Wednesday, January 23, 2013

The Freedom Trail

While this post will be out of order in terms of how we actually visited the sites it's in order of how the trail actually goes. I thought that would be sufficient for this marathon post.

This is a cool trail that you can follow along and see tons of historical sights in Boston. We had a tour guide for half of it and just used the information apps for the other parts. Seriously, it was awesome.

This is Boston Common, the oldest public park in America. The park was huge and looked cold since we were there in the winter at 8am. Interesting fact: it was the location of the first stockade and the first person imprisoned in it was the man who made it. I guess he wanted more money than the owners were willing to pay...

Scott posing in front of the frog at Tadpole Playground.

If one of us poses, so should the other...

This was our amazing tour guide for part of the trail. He went by the name Isaiah Thomas and was so great. If you go I would recommend asking for him to lead your tour.

The white building is John Hancock's residence. He was the first governor of Massachusetts and had the state building built next to his house before he was even elected! We were told he wanted to donate the house to the Commonwealth so it could be the governor's mansion but he didn't leave a will. His wife was bitter (can't remember why) and didn't donate the land. So even to this day there is no governor's mansion in the state!

This is the Massachusetts State House. There is a cod in the foyer that must be present in order for laws to be passed. When some Harvard students stole it years ago they had to suspend business for 4 days. Weird.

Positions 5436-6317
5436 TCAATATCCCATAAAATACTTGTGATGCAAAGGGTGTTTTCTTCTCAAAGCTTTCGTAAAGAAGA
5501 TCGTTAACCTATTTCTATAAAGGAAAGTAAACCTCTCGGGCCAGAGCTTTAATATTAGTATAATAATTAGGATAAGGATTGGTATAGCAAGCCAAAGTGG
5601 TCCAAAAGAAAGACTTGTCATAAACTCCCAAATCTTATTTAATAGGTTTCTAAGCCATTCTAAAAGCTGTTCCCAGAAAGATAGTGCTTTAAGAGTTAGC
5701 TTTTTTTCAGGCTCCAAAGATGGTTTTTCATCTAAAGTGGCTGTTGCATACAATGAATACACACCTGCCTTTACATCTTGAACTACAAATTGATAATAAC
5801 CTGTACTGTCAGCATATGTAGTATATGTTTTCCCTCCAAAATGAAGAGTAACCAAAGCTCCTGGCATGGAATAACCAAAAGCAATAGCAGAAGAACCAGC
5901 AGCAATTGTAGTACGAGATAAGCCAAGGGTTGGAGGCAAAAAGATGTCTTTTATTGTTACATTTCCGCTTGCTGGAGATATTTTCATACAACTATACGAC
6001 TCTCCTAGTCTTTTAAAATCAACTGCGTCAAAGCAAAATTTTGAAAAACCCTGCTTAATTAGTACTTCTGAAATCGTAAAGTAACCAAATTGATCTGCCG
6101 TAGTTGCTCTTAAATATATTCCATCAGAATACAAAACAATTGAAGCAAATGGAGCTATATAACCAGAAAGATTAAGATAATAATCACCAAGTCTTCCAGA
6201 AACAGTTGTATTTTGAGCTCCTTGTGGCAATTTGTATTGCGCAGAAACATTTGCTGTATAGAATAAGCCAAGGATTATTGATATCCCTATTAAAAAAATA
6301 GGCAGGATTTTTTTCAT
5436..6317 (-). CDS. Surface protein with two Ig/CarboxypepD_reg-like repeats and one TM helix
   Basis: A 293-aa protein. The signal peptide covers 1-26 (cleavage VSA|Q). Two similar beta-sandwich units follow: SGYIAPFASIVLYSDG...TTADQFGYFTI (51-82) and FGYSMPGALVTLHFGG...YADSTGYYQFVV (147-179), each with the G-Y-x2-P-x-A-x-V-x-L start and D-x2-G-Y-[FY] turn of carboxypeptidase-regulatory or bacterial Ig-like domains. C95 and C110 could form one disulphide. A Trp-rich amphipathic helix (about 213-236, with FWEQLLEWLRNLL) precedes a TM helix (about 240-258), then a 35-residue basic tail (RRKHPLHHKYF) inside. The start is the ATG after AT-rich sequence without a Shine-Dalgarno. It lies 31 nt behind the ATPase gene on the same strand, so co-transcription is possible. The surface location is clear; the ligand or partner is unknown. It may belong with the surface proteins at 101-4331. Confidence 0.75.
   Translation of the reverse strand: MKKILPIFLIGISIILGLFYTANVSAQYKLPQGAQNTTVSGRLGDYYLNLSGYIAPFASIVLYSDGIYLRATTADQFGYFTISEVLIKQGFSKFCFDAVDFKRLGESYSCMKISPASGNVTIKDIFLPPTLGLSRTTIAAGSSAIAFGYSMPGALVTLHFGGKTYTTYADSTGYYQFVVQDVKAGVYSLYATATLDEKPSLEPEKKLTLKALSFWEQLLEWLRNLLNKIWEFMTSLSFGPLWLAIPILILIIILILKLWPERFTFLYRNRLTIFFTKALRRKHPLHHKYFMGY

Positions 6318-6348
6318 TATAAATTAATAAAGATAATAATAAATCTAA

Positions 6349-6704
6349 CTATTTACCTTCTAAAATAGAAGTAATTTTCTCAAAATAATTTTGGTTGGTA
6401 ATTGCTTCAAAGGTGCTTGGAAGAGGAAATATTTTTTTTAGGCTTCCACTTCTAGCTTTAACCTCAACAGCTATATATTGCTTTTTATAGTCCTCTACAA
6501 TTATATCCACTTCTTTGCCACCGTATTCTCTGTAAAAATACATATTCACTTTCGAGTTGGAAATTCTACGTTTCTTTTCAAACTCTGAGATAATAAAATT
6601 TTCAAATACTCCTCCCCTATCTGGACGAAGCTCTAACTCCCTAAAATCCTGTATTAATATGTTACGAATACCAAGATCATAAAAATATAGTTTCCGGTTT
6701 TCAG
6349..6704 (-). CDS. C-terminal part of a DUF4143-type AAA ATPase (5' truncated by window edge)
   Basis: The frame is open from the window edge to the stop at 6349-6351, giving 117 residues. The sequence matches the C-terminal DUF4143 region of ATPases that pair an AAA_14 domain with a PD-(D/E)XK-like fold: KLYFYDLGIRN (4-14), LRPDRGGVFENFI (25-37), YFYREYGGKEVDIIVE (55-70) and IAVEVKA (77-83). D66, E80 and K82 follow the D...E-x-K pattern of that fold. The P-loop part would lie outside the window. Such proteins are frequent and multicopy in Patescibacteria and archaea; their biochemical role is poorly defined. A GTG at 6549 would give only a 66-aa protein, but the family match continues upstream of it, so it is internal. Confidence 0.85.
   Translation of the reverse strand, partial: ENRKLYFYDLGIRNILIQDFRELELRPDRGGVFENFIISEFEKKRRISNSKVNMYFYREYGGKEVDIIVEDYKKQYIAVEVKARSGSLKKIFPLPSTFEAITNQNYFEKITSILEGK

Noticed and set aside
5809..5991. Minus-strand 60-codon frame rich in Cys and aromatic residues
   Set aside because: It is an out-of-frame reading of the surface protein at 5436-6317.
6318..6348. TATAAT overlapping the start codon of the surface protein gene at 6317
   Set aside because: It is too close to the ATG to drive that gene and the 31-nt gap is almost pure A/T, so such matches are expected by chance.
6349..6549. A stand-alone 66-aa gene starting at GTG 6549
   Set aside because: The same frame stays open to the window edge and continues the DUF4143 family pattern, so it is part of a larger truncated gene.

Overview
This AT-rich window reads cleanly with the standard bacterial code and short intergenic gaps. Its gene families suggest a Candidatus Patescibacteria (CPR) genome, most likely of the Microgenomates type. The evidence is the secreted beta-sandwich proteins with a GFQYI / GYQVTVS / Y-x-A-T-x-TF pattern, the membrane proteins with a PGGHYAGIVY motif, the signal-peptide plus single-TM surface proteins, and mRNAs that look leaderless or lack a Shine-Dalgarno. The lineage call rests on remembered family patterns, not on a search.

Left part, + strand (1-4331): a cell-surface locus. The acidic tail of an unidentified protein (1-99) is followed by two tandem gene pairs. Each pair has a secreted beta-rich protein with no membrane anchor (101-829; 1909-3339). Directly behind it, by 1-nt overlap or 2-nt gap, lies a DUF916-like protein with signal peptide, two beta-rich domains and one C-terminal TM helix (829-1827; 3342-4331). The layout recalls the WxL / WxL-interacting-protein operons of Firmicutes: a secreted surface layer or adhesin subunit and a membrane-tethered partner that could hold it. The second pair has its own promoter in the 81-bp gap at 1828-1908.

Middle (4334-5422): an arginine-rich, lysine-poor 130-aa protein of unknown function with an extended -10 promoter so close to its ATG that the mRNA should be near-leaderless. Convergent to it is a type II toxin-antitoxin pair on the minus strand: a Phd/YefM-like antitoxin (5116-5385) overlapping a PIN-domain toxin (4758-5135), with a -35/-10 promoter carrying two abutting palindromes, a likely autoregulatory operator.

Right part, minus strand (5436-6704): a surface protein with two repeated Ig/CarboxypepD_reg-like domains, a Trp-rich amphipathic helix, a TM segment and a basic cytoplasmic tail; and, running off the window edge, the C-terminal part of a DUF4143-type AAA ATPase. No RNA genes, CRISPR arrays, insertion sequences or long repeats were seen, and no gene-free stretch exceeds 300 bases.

The Freedom Trail is so awesome because it is marked by brick all along the way. It was doubly awesome because our hotel was along the path so we could always figure out how to get back!

The Park Street Church was the location of many abolitionist meetings. 

Our next stop was the Granary Burying Ground. Here we have John Hancock's grave. If you read an earlier blurb I talked about his wife being bitter. I guess she was so mad after he died that she made known that he was buried with expensive jewelry. Grave robbers came but couldn't get the rings off so they just cut off his hands. Ironic that we ask for someone's 'John Hancock' and yet he wasn't even buried with his hands!

Paul Rever's actual grave.

A larger headstone just next to the real one.

A grave of a signer of the Declaration of Independence.

While this isn't an official site along the Trail it is the oldest operating hotel in America and where we stayed. A word of caution: when you read 'oldest operating hotel' don't think how cool that would be to stay there. Instead think that it will probably have the smallest rooms imaginable. We were a bit cozier that comfortable (especially considering our Saturday night).
On a different note, it is here that JFK proposed to Jackie and where Parker House Rolls and Boston cream pie originated. We tried them both and they were delicious!

King's Chapel. You would think there's a steeple on this building but there's not. As first they didn't have enough money but once they got enough they decided it looked better this way! Whatever.

The Boston Latin School, America's oldest public school. This picture actually was taken from our hotel room. 

This is a statue of Benjamin Franklin in front of the school. One of their most well-known high school dropouts!